Minimax Active Learning
Sayna Ebrahimi, William Gan, Dian Chen, Giscard Biamby, Kamyar Salahi, Michael Laielli, Shizhan Zhu, Trevor Darrell
UC Berkeley

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Active learning aims to develop label-efficient algorithms by querying the most representative samples to be labeled by a human annotator. Current active learning techniques either rely on model uncertainty to select the most uncertain samples or use clustering or reconstruction to choose the most diverse set of unlabeled examples. While uncertainty-based strategies are susceptible to outliers, solely relying on sample diversity does not capture the information available on the main task. In this work, we develop a semi-supervised minimax entropy-based active learning algorithm that leverages both uncertainty and diversity in an adversarial manner. Our model consists of an entropy minimizing feature encoding network followed by an entropy maximizing classification layer. This minimax formulation reduces the distribution gap between the labeled/unlabeled data, while a discriminator is simultaneously trained to distinguish the labeled/unlabeled data. The highest entropy samples from the classifier that the discriminator predicts as unlabeled are selected for labeling. We evaluate our method on various image classification and semantic segmentation benchmark datasets and show superior performance over the state-of-the-art methods.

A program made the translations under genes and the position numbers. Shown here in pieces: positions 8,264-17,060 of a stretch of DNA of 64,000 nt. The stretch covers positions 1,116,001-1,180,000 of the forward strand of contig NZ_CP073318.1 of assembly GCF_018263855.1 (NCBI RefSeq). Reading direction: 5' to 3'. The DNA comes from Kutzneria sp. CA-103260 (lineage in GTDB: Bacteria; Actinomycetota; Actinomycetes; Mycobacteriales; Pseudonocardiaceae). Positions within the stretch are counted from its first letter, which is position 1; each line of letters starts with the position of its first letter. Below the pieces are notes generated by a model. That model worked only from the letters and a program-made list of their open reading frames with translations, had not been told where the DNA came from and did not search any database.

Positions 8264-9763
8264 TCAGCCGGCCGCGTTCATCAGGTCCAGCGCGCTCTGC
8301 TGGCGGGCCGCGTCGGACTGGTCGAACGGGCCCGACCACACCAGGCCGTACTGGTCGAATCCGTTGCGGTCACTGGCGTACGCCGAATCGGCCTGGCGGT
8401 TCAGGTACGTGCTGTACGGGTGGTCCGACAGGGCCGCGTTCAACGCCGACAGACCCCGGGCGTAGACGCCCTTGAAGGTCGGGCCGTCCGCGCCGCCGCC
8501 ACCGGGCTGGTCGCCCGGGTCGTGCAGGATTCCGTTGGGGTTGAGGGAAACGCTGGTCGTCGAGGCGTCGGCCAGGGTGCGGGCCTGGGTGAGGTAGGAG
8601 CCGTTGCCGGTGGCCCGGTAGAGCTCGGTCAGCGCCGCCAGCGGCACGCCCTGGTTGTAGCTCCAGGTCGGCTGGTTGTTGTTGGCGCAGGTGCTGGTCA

Diversity-based task-agnostic active learning approaches perform unsupervised learning on all data and adversarially train a discriminator to predict whether to label a sample. On the left, the red-circled samples show a failure case for such methods, where the unlabeled samples closest to the discriminator's decision boundary are all from the same class and do not provide a diverse set of data to label. On the right our proposed approach MAL performs semi-supervised learning on all data and uses the label information to learn per-class prototypes and then train a binary classifier to predict which samples to label. In contrast to the diversity-based approach, the selected red-circled samples are chosen because they are farther from the class prototypes, and as a result, come from different classes.

Sayna Ebrahimi, William Gan, Dian Chen, Giscard Biamby, Kamyar Salahi, Michael Laielli, Shizhan Zhu, Trevor Darrell.
Minimax Active Learning.


Correspondance to sayna [at] berkeley [dot] edu.